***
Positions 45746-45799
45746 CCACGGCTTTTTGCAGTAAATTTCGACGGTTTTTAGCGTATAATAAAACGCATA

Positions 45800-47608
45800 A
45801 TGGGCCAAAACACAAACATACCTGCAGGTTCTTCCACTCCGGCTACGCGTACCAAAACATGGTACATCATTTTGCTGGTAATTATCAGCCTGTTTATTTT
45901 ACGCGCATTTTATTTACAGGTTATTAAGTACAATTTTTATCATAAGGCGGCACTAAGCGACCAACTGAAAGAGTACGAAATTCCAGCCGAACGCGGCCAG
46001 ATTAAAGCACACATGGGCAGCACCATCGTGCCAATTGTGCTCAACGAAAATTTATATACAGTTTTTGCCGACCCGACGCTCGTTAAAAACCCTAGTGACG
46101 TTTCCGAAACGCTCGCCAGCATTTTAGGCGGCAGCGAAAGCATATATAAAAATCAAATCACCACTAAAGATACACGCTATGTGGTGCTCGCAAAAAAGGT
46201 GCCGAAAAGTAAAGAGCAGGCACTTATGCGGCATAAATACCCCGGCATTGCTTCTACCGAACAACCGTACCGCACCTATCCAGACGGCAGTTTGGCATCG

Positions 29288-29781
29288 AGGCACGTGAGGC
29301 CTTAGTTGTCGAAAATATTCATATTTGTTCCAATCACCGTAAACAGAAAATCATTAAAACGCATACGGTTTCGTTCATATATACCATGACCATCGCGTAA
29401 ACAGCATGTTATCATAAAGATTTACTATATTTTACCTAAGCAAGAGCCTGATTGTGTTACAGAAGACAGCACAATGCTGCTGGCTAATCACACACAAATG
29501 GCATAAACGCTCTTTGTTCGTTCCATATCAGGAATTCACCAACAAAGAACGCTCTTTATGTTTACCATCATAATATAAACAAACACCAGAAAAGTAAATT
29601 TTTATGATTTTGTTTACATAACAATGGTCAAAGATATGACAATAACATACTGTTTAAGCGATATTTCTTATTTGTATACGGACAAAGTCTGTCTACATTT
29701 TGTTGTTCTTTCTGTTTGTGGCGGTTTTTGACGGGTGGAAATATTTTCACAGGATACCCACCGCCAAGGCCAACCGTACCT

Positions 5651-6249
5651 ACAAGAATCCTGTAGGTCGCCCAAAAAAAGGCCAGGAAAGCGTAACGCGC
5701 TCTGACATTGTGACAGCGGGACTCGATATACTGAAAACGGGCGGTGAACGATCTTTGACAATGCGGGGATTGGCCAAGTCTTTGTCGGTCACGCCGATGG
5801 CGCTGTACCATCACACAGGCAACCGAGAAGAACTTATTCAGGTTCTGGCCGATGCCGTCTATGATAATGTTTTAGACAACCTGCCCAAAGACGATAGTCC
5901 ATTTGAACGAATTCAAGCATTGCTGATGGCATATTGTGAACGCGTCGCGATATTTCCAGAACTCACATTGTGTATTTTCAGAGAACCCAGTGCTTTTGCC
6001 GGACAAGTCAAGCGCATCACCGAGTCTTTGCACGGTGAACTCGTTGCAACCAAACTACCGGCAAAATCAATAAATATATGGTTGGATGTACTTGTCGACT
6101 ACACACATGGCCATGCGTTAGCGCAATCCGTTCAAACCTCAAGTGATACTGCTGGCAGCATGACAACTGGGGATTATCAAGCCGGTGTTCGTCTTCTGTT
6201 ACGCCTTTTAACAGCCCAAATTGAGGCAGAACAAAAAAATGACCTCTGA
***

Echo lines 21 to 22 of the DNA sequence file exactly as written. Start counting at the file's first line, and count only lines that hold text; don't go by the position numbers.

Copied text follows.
5901 ATTTGAACGAATTCAAGCATTGCTGATGGCATATTGTGAACGCGTCGCGATATTTCCAGAACTCACATTGTGTATTTTCAGAGAACCCAGTGCTTTTGCC
6001 GGACAAGTCAAGCGCATCACCGAGTCTTTGCACGGTGAACTCGTTGCAACCAAACTACCGGCAAAATCAATAAATATATGGTTGGATGTACTTGTCGACT